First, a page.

Abdominal and pelvic pain

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Author: Mikael Häggström [notes 1]

Unspecific location

In acute abdominal pain with otherwise no specific indication of its origin, a CT of the abdomen and pelvis is generally indicated.

Right upper quadrant pain

Abdominal ultrasonography is generally the investigation of choice, at least in younger people.


Cholecystitis is indicated by upper right quadrant pain and signs of infection.
Choice of modality:

  • Right upper quadrant abdominal ultrasonography of cholecystitis is generally the first exam of choice.[1][2][3]
  • Abdominal CT may be used if complications such as perforation or gangrene are suspected.[4] In adults, acute abdominal symptoms that are rather unspecific also indicate CT.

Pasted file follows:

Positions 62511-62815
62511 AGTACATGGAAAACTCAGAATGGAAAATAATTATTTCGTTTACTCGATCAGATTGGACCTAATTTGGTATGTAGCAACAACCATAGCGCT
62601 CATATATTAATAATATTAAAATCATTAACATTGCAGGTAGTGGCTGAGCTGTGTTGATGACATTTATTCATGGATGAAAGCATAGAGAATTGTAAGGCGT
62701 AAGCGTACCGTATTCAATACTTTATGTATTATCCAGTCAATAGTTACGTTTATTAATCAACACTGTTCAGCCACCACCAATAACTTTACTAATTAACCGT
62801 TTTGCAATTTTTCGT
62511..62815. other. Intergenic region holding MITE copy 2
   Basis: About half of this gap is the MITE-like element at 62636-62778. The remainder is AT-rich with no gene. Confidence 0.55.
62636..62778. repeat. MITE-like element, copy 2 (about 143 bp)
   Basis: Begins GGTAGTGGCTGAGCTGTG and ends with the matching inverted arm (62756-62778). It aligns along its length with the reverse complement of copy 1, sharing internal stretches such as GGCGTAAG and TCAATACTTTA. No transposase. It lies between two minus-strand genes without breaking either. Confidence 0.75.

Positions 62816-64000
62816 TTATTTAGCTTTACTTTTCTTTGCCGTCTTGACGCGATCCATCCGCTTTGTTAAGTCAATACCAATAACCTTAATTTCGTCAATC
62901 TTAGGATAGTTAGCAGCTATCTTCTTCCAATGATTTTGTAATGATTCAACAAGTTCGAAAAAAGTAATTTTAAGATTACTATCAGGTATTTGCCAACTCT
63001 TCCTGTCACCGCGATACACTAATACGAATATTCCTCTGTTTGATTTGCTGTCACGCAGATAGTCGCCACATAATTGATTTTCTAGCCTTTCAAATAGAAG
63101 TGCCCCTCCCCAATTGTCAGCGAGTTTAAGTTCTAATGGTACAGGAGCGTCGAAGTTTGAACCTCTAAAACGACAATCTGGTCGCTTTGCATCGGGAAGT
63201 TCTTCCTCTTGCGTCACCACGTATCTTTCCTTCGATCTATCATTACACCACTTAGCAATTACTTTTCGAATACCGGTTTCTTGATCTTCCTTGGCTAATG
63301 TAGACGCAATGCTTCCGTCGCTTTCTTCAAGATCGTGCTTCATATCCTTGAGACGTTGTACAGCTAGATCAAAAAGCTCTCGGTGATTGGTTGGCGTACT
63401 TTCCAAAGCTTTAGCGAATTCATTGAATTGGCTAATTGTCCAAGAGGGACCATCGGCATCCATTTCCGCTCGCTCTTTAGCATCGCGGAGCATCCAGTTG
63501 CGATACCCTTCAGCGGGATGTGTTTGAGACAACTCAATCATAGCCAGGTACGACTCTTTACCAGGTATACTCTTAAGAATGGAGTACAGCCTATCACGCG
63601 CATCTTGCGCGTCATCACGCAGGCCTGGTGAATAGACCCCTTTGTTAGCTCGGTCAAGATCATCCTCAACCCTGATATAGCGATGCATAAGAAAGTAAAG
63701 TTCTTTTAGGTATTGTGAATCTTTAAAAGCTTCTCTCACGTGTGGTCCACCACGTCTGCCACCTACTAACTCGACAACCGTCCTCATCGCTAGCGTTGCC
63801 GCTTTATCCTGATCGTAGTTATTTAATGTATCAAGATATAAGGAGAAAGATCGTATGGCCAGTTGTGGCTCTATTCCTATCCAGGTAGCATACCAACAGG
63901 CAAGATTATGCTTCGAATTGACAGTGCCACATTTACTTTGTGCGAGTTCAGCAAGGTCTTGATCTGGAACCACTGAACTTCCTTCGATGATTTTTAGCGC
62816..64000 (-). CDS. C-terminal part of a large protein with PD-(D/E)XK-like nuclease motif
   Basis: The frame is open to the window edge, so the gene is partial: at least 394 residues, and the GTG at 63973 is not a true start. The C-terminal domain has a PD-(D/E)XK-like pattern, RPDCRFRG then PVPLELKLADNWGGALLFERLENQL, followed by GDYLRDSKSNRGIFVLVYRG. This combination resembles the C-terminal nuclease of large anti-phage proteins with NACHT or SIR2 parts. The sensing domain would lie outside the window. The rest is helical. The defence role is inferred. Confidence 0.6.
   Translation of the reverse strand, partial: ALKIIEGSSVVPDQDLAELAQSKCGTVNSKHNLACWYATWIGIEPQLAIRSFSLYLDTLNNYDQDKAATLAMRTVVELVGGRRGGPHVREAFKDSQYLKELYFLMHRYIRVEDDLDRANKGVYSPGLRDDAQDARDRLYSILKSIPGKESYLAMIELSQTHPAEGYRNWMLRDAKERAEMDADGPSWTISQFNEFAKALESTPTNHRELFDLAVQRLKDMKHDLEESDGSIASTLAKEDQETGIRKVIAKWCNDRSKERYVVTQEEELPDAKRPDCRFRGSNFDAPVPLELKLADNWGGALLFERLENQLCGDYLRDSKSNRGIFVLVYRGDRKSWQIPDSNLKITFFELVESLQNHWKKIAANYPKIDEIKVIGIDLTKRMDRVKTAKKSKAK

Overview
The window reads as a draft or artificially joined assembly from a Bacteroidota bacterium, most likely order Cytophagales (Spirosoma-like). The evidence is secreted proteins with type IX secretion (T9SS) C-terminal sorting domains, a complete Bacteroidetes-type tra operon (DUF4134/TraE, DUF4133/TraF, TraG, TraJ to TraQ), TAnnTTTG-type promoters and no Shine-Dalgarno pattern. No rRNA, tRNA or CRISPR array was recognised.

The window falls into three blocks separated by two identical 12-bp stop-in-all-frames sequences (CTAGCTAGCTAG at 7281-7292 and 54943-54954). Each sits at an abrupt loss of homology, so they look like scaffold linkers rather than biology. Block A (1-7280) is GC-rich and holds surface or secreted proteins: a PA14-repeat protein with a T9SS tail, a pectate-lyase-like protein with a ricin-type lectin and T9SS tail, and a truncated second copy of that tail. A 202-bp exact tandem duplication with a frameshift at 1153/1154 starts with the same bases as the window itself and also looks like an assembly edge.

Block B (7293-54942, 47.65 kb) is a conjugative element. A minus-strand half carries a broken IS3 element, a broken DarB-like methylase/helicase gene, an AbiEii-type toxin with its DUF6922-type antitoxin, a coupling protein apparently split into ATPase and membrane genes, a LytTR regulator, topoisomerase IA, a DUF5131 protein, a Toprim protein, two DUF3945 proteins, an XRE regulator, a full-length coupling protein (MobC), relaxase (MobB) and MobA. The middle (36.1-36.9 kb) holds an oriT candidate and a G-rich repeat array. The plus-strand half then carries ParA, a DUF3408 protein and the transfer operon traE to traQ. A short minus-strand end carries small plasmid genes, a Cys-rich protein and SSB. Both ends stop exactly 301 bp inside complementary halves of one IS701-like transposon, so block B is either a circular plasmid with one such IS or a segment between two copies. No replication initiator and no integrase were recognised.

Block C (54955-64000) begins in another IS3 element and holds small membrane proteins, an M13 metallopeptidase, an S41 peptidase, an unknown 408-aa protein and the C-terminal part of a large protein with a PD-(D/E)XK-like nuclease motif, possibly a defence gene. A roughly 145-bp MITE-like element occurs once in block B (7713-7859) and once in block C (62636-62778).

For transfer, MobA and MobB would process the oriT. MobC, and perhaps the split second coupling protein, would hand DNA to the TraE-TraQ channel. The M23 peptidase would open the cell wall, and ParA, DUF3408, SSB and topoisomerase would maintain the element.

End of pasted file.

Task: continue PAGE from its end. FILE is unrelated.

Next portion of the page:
This is indicated in right upper quadrant pain without signs of infection.
Choice of modality:


  1. For a full list of contributors, see article history. Creators of images are attributed at the image description pages, seen by clicking on the images. See Radlines:Authorship for details.


  1. Strasberg, SM (26 June 2008). "Clinical practice. Acute calculous cholecystitis. ". The New England Journal of Medicine 358 (26): 2804–11. doi:10.1056/nejmcp0800929. PMID 18579815. 
  2. "Revised estimates of diagnostic test sensitivity and specificity in suspected biliary tract disease ". Arch. Intern. Med. 154 (22): 2573–81. November 1994. doi:10.1001/archinte.154.22.2573. PMID 7979854. 
  3. "The sensitivity of hepatobiliary imaging and real-time ultrasonography in the detection of acute cholecystitis ". Arch Surg 120 (8): 904–6. August 1985. doi:10.1001/archsurg.1985.01390320028004. PMID 3893388. 
  4. Friedman L.S. (2015). Liver, Biliary Tract, & Pancreas Disorders. In Papadakis M.A., McPhee S.J., Rabow M.W. (Eds), Current Medical Diagnosis & Treatment 2015